The cuckoo has been long considered as a bird of omen. Gay, in his Shepherd's Week, in the fourth Pastoral, notes the vulgar superstitions on first hearing the bird sing in the season:--
"When first the year, I heard the cuckoo sing,
And call with welcome note the budding Spring,
I straightway set a running with such haste,
Deb'rah that won the smock scarce ran so fast.
Till spent for lack of breath, quite weary grown,
Upon a rising bank I sat adown,
And doff'd my shoe, and by my troth I swear,
Therein I spied this yellow frizzled hair,
As like to Lubberkin's in curl and hue,
As if upon his comely pate it grew."
The present writer can remember that, during his youth in the North of England, boys on first hearing the cuckoo would take out of their pockets the money lying therein (if any) and spit on it for luck. The habit was not elegant, but Sir Henry Ellis refers to the practice as marking the northern counties in particular: "It is vulgarly accounted an unlucky omen if you have no money in your pocket when you hear the cuckoo for the first time in a season."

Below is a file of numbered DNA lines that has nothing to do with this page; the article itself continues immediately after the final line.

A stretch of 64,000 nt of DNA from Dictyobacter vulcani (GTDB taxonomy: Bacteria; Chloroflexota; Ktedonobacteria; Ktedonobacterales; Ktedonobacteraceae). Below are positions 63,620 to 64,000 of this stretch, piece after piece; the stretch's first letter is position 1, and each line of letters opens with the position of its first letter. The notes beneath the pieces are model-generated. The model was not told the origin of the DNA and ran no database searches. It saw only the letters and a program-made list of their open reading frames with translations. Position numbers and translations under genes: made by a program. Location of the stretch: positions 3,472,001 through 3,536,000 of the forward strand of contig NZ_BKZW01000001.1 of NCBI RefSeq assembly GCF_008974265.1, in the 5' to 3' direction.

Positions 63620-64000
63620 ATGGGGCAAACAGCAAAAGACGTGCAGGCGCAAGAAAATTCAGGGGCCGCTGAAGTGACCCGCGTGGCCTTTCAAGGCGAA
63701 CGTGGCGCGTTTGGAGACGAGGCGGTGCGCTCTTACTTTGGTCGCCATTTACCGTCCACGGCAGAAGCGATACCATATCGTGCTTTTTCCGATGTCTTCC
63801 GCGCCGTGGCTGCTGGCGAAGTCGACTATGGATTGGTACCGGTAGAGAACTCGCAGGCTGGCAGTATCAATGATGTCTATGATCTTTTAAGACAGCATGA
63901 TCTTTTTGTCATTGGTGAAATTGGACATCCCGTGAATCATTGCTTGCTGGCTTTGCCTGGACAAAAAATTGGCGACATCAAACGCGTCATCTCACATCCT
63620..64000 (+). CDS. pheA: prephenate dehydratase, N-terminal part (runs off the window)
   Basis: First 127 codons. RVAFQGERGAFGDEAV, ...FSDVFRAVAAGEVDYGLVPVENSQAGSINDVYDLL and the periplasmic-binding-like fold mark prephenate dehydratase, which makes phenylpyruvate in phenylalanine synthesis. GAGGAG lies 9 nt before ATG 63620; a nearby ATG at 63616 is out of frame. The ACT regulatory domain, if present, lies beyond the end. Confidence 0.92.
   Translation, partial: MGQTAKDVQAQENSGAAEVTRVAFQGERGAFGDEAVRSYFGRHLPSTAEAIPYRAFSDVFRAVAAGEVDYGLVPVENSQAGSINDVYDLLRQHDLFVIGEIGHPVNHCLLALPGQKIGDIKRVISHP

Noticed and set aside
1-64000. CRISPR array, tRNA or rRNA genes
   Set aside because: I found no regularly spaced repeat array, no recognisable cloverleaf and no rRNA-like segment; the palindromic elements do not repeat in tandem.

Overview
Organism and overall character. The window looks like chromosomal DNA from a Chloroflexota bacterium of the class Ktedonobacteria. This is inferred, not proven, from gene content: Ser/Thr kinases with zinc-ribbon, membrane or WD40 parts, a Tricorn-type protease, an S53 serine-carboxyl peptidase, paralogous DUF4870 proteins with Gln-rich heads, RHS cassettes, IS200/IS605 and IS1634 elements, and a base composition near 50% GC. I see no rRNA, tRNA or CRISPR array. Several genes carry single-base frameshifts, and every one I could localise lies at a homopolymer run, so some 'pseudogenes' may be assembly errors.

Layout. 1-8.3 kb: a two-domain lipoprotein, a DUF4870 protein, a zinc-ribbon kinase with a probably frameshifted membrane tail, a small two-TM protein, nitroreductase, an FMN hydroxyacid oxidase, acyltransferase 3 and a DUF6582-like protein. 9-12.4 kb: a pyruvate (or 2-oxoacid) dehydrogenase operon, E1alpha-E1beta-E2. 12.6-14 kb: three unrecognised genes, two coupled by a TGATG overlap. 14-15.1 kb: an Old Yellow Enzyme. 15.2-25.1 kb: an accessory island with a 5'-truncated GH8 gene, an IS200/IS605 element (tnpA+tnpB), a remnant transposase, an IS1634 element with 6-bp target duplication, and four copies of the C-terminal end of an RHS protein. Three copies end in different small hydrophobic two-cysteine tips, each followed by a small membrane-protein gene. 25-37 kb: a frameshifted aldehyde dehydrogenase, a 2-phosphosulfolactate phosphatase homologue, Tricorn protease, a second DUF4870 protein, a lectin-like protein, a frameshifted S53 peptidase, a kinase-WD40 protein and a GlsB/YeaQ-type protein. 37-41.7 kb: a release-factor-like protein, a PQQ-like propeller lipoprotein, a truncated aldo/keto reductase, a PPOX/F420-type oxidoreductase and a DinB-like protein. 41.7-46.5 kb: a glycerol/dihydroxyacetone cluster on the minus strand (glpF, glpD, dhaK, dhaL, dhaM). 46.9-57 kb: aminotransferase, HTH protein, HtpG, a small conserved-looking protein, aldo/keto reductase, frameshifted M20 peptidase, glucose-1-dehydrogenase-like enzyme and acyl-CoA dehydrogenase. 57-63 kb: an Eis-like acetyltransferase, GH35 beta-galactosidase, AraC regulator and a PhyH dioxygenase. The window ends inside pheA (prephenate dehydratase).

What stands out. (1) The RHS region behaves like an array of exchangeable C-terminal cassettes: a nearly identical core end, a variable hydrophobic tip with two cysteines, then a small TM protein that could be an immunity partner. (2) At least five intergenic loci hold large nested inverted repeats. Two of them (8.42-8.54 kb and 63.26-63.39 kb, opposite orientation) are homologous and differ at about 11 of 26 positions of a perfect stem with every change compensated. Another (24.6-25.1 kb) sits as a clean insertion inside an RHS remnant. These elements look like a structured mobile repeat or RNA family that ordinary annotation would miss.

What is the origin of this superstition? It can only be this: that all birds signifying the advent of spring are regarded as welcome messengers of the return of life to the earth. They bring good news; their coming is omen-ous of better things--like the coming of the swallow, who shares the good luck omen of the cuckoo.